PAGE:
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Keyword: risk transmission

Social network mapping in fire-prone landscapes

Science Spotlights Posted on: November 14, 2019
To understand how local, state and federal investments are shaping North Central Washington's wildfire management system, a team of researchers with the Co-Management of Fire Risk Transmission Partnership (CoMFRT) conducted a survey of nearly 300 wildfire management professionals. The analyses identifies who is part of the wildfire management system, what their roles are, where they work, and how they are connected to each other. 

Archetypes of community wildfire exposure from national forests of the western US

Publications Posted on: April 09, 2019
Risk management typologies and their resulting archetypes can structure the many social and biophysical drivers of community wildfire risk into a set number of strategies to build community resilience. Existing typologies omit key factors that determine the scale and mechanism by which exposure from large wildfires occur.

Assessing the impacts of federal forest planning on wildfire risk-mitigation in the Pacific Northwest, USA

Publications Posted on: June 21, 2016
We analyzed the impact of amenity and biodiversity protection as mandated in national forest plans on the implementation of hazardous fuel reduction treatments aimed at protecting the wildland urban interface (WUI) and restoring fire resilient forests. We used simulation modeling to delineate areas on national forests that can potentially transmit fires to adjacent WUI.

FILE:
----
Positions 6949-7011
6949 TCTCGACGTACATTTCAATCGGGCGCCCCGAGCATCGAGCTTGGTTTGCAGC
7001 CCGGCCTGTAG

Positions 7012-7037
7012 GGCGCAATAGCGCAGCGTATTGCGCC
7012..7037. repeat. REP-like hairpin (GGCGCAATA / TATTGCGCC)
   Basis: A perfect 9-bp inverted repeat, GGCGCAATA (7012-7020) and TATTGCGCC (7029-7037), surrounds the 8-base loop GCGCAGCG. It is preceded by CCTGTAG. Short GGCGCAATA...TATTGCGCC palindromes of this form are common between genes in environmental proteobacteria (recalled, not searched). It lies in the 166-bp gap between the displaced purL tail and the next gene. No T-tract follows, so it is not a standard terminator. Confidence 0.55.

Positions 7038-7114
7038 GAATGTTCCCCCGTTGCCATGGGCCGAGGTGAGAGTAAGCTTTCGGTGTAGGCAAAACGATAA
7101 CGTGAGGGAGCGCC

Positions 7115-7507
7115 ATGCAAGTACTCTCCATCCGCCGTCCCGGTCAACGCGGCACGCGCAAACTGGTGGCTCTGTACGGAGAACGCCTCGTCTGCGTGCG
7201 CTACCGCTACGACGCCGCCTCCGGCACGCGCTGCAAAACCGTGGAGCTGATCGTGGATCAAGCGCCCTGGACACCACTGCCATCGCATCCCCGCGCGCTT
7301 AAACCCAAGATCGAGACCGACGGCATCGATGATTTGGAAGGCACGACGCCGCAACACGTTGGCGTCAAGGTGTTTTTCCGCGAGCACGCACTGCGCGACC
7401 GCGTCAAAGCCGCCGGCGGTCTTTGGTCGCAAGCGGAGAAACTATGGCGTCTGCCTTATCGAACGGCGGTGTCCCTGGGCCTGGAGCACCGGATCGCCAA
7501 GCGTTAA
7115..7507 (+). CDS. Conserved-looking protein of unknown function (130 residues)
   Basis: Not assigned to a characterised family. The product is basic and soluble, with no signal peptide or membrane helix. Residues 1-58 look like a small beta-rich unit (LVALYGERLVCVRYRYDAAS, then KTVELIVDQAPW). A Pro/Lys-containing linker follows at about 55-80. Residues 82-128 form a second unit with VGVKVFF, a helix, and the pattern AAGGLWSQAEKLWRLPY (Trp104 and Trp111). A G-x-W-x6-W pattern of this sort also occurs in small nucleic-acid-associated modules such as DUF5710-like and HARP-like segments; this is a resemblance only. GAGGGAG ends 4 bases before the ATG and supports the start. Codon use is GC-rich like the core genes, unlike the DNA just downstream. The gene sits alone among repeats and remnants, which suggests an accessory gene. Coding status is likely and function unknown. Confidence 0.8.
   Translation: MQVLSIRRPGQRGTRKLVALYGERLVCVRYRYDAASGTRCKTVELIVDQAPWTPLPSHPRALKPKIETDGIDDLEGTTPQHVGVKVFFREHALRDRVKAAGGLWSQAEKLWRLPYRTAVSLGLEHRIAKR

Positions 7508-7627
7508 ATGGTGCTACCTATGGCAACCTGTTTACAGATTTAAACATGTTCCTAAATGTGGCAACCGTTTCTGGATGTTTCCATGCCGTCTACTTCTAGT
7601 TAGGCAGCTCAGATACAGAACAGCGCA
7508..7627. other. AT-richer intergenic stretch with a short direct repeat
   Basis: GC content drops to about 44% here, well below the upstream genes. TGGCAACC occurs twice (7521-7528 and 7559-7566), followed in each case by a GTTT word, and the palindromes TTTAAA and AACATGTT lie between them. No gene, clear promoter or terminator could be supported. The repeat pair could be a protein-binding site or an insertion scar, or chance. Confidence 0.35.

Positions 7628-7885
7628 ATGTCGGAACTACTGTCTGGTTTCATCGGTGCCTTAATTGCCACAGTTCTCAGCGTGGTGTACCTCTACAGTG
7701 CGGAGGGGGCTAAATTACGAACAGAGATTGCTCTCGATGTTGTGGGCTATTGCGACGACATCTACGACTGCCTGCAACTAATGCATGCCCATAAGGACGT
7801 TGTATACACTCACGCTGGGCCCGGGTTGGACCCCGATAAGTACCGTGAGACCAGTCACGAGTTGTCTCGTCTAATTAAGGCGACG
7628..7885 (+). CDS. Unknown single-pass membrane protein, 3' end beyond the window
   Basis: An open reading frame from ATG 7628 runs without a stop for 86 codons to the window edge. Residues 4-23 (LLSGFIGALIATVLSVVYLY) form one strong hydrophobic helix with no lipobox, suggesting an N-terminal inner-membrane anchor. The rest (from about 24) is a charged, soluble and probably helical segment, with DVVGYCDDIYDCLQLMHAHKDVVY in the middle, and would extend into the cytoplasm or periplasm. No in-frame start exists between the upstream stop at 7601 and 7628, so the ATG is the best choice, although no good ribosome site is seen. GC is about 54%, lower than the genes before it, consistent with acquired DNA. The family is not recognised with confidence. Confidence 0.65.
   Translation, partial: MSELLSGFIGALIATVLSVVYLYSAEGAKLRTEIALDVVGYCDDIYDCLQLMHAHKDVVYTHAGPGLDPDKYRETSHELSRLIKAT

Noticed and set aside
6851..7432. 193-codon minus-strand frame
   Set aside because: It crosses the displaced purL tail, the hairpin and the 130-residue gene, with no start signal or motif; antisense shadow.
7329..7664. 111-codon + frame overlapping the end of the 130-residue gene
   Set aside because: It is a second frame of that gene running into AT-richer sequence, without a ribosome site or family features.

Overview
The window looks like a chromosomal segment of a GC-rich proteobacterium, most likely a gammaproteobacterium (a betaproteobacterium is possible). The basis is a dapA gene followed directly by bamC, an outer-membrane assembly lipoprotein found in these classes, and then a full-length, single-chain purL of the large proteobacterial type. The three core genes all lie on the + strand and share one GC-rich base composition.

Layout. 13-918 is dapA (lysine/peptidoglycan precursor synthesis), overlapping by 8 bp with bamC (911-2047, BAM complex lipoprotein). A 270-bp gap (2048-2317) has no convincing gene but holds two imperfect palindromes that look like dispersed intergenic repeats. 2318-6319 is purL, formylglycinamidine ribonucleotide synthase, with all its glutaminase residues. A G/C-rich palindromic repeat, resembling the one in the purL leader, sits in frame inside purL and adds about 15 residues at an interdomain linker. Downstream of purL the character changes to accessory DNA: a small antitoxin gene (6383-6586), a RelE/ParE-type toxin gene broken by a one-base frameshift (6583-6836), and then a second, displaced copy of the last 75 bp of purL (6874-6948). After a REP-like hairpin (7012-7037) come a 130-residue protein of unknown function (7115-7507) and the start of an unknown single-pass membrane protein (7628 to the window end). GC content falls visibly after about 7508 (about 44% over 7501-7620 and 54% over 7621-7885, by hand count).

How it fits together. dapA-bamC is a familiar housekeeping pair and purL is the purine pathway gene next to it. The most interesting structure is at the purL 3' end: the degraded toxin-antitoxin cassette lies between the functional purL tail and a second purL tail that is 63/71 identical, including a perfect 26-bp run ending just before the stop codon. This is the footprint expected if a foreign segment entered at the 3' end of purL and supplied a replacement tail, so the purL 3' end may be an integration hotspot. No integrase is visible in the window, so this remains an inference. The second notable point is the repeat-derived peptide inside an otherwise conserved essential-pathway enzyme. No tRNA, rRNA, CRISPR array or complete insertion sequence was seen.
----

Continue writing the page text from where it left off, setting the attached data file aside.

Examining alternative fuel management strategies and the relative contribution of National Forest System land to wildfire risk to adjacent homes - A pilot assessment on the Sierra National Forest, California, USA

Publications Posted on: March 29, 2016
Determining the degree of risk that wildfires pose to homes, where across the landscape the risk originates, and who can best mitigate risk are integral elements of effective co-management of wildfire risk.

Wildfire risk transmission in the Colorado Front Range, USA

Publications Posted on: September 26, 2014
Wildfires are a global phenomenon that in some circumstances can result in human casualties, economic loss, and ecosystem service degradation. In this article we spatially identify wildfire risk transmission pathways and locate the areas of highest exposure of human populations to wildland fires under severe, but not uncommon, weather events.